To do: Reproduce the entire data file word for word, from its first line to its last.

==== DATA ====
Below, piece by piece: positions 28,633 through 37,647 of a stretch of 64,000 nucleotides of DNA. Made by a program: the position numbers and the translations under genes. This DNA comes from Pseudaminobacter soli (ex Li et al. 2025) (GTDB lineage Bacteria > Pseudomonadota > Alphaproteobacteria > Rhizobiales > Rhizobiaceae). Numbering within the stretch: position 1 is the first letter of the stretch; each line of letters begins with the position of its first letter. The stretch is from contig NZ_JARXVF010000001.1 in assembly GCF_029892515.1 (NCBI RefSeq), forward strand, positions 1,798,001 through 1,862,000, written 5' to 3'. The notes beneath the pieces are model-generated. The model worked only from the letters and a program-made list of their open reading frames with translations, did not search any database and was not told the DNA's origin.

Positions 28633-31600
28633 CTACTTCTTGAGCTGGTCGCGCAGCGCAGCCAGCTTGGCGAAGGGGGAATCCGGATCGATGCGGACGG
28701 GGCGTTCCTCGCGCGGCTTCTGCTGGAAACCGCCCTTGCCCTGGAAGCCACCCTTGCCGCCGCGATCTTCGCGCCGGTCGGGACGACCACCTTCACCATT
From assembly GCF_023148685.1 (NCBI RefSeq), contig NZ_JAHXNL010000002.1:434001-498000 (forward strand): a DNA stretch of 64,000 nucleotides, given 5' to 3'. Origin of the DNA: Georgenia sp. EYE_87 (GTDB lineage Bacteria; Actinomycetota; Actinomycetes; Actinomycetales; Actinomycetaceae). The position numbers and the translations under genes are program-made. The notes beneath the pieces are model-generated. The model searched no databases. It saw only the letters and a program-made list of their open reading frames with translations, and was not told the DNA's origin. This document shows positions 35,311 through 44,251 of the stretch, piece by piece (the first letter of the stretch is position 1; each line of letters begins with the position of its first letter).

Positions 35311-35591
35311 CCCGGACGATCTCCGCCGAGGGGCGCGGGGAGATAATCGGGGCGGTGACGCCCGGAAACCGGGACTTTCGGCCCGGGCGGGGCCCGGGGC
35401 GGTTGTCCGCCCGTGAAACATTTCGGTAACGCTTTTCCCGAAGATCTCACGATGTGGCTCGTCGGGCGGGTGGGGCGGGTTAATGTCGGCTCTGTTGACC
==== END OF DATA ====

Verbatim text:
Below, piece by piece: positions 28,633 through 37,647 of a stretch of 64,000 nucleotides of DNA. Made by a program: the position numbers and the translations under genes. This DNA comes from Pseudaminobacter soli (ex Li et al. 2025) (GTDB lineage Bacteria > Pseudomonadota > Alphaproteobacteria > Rhizobiales > Rhizobiaceae). Numbering within the stretch: position 1 is the first letter of the stretch; each line of letters begins with the position of its first letter. The stretch is from contig NZ_JARXVF010000001.1 in assembly GCF_029892515.1 (NCBI RefSeq), forward strand, positions 1,798,001 through 1,862,000, written 5' to 3'. The notes beneath the pieces are model-generated. The model worked only from the letters and a program-made list of their open reading frames with translations, did not search any database and was not told the DNA's origin.

Positions 28633-31600
28633 CTACTTCTTGAGCTGGTCGCGCAGCGCAGCCAGCTTGGCGAAGGGGGAATCCGGATCGATGCGGACGG
28701 GGCGTTCCTCGCGCGGCTTCTGCTGGAAACCGCCCTTGCCCTGGAAGCCACCCTTGCCGCCGCGATCTTCGCGCCGGTCGGGACGACCACCTTCACCATT
From assembly GCF_023148685.1 (NCBI RefSeq), contig NZ_JAHXNL010000002.1:434001-498000 (forward strand): a DNA stretch of 64,000 nucleotides, given 5' to 3'. Origin of the DNA: Georgenia sp. EYE_87 (GTDB lineage Bacteria; Actinomycetota; Actinomycetes; Actinomycetales; Actinomycetaceae). The position numbers and the translations under genes are program-made. The notes beneath the pieces are model-generated. The model searched no databases. It saw only the letters and a program-made list of their open reading frames with translations, and was not told the DNA's origin. This document shows positions 35,311 through 44,251 of the stretch, piece by piece (the first letter of the stretch is position 1; each line of letters begins with the position of its first letter).

Positions 35311-35591
35311 CCCGGACGATCTCCGCCGAGGGGCGCGGGGAGATAATCGGGGCGGTGACGCCCGGAAACCGGGACTTTCGGCCCGGGCGGGGCCCGGGGC
35401 GGTTGTCCGCCCGTGAAACATTTCGGTAACGCTTTTCCCGAAGATCTCACGATGTGGCTCGTCGGGCGGGTGGGGCGGGTTAATGTCGGCTCTGTTGACC